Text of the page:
The potential for the control of Cydia pomonella populations in apple orchards with the Cydia pomonella granulovirus (CpGV) was realised soon after the discovery of the virus in Mexico (CpGV-M) (11). In 1969 the first field trials were carried out in the USA, in Australia, and in Europe, followed by the Canada (6). In Europe, the use of the CpGV-M isolate as a biological control agent was registered in the late 1980's (8). Thereafter, different commercial products based on it have been intensively used not only in organic orchards, but also in Integrated Pest Management (IPM) strategies. C. pomonella populations gradually became resistant to most chemical insecticides, making the control by the CpGV an attractive issue.
Failure of C. pomonella control by the virus preparations raised suspicion of resistance back in 2003 in Germany (5) and in France (10). Putatively resistant larvae were collected from orchards in Germany and France, and two independent laboratory colonies were started from these larvae, the CpR and the RGV colonies, respectively. Bioassays on these populations with CpGV-M confirmed the resistance, allowing a more precise study on the characteristics of its transmission (1, 4). The resistance factor appears to be higher than 13000 in the French population (10).
Three different approaches were undertaken in the search for virus isolates able to control these resistant insect populations: ⅰ) Search for new virus isolates was carried out in regions where no previous treatments with CpGV-M were recorded. This approach allowed the identification of new isolates from Iran (9); ⅱ) Search in laboratory virus collections and ⅲ) use the laboratory resistant insect to select genotypes able to replicate and kill resistant larvae.
Three virus isolates were found that overcome the resistance, the CpGV-I12 isolate (3), the Madex + isolate (12) and the NPP-R1 isolate (2). Analysis of the biological activities of these virus isolates against the resistant laboratory colonies does not guarantee their effectiveness in the field. As a further step towards the control of resistant insects, we describe here the results of the field trials carried out in 2007 and 2008 in various orchards in France and Italy.
The CpGV-M strain, the usual active ingredient in the commercial formulations, was systematically included as a control in all the trials.
The virus isolates I12 (9) and NPP-R1 strain (2) are able to overcome the resistance in laboratory colonies (2, 3). Similarly, the Madex+ isolate, obtained by selection in resistant insects starting from the CpGV-M is also able to overcome the resistance (12). The NPP-R1 isolate was also subjected to selection through successive passages in RGV insects as described previously (2). The eight passage (NPP-R1.8) was used for the 2008 field trials.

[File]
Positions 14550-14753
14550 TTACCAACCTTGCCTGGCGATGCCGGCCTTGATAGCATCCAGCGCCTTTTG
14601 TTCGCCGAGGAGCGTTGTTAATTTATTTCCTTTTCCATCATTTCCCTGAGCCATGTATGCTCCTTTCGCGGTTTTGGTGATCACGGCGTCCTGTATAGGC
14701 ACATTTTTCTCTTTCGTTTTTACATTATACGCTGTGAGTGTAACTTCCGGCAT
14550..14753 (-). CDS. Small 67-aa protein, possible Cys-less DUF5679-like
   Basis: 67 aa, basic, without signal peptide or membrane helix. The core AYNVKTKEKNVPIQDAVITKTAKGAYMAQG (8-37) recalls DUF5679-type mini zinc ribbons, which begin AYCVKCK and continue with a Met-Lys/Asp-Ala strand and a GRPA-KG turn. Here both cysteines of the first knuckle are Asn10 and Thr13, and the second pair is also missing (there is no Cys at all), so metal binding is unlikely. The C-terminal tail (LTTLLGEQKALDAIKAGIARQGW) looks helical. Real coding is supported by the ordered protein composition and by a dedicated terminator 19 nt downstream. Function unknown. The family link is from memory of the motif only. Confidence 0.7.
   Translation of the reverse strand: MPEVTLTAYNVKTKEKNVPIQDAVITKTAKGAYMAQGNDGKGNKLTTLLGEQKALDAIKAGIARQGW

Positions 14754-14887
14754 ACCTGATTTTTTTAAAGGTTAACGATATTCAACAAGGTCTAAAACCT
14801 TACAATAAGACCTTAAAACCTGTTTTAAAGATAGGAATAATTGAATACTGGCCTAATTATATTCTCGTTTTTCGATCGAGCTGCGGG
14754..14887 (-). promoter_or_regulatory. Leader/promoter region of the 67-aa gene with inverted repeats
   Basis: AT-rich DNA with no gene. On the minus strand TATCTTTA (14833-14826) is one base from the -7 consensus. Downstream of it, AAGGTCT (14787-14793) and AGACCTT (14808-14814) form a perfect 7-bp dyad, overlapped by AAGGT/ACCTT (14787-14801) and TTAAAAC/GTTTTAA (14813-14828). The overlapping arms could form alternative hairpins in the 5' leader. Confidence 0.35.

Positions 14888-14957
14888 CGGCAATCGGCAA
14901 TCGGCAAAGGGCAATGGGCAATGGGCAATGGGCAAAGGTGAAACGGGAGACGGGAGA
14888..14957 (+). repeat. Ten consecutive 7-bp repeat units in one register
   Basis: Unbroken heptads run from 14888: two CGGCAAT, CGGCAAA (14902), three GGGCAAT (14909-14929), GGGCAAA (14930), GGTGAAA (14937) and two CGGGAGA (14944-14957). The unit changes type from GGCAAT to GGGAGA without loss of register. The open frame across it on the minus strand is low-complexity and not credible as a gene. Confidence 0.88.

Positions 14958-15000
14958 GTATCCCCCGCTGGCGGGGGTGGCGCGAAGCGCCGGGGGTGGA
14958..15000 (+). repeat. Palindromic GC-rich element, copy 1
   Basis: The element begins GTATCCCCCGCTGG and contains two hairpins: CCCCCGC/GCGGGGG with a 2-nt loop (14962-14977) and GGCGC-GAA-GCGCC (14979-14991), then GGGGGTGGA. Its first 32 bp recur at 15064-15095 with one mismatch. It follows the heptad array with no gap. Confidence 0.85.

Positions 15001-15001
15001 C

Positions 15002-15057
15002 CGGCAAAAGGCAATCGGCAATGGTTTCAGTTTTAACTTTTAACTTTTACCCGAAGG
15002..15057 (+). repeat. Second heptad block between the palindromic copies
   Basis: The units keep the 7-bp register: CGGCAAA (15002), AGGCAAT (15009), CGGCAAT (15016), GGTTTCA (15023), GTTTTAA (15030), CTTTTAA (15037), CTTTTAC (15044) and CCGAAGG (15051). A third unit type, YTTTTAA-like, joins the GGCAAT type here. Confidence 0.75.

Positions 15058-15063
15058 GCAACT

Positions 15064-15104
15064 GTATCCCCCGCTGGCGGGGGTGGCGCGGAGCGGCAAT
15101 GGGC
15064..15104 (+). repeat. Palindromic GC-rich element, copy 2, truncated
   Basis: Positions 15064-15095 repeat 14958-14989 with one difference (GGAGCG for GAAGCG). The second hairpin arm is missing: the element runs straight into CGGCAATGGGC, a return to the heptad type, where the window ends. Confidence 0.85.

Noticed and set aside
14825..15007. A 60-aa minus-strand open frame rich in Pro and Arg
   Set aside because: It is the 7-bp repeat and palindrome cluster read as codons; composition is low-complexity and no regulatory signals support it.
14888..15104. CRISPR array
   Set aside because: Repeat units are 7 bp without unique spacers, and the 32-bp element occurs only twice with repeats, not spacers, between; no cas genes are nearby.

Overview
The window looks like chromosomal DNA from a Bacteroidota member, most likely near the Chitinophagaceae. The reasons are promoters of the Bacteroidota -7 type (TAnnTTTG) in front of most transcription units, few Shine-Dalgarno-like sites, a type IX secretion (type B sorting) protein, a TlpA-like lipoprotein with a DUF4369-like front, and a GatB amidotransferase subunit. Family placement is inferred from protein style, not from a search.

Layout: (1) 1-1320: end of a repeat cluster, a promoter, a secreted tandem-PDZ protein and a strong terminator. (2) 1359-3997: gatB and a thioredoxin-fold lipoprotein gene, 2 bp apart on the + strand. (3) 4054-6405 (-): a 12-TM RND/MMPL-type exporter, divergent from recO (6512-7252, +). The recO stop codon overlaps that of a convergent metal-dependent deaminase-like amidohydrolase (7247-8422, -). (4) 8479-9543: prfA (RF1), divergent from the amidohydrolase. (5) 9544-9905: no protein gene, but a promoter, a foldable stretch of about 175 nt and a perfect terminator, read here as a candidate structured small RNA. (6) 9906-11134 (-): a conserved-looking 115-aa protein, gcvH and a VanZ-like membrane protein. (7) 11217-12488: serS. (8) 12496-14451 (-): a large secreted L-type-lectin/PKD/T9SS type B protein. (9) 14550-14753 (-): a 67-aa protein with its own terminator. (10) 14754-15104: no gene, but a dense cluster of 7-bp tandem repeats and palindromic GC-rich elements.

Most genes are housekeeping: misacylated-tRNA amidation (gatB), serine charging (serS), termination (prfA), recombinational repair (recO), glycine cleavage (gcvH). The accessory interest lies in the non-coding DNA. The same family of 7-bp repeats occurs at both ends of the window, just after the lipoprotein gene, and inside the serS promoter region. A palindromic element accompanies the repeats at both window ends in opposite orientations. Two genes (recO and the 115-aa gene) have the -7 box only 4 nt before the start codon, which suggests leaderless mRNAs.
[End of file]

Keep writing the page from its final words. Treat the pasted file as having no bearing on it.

All virus isolates were amplified on resistant insects from the original inoculums provided, to constitute a stock for the test production that was made on the same susceptible insects as the industrial production of Carpovirusine®. The different virus isolates were formulated by Natural Plant Protection in the same way as Carpovirusine®, at a final concentration of 1×1013 OBs/L, and used at 1 L/ha or 5 L/ha.
These formulated virus preparations were called Carpovirusine 2000 for the standard formulation using CpGV-M, Carpovirusine I12 for the CpGV-I12 formulation, Carpovirusine R1 for the NPP-R1 formulation, Carpovirusine M+ for the Madex Plus containing virus formulation, and Carpovirusine R1.8 for the NPP-R1.8 formulation.
Each of these formulations was tested for its ability to control both the Sv (susceptible) and the RGV larvae in standard bioassays.
Field trials were conducted in France in 2007, using large plots in five apple orchards with confirmed resistance on four different apple varieties (Akane, Golden, Fuji and Granny Smith). Three virus formulations were tested, Carpovirusine 2000, Carpovirusine I12 and Carpovirusine R1. Virus preparations were applied at the usual concentration of 1013 OB/ha. 11 to 13 treatments were applied during the season (from 30 April to 8 September).
Efficacy assessment: Three assessments of the damage of codling moth were carried out, at the end of each codling moth generation (end of June, July and September) except for Akane, where fruits were collected at the end of the second codling moth generation.
Damages were classified as stopped superficial damage (marketable fruits) or deep damage (fruits attacked and not marketable). For the latest variety, Golden, a weekly survey of the overwintering larvae was carried out (from 13 August to 17 September, using 30 corrugated cardboards for each treated parcel).
Table 1. Results for the 2007 French field trial.
The 2008 field trials were conducted in three localities, in Italy (Spinimbeco and Villa Bartolomea, Emilia-Romagna) and in France, (Saint Aubin, Loire Valley), using Carpovirusine 2000 as a control for the resistance, Carpovirusine I12, Carpovirusine M+ and Carpovirusine R1.8 at the standard doses of 1×1013 OB/ha (that is, 1L /ha), and the last three viruses at five times higher doses. For each assay, untreated plots were used as damage controls. The trials were carried out in small plots, with a minimum of 250 fruits per plot at harvest and four replicates for each treatment. Treatments were applied every 10-12 days from 22nd of May to the 29th August.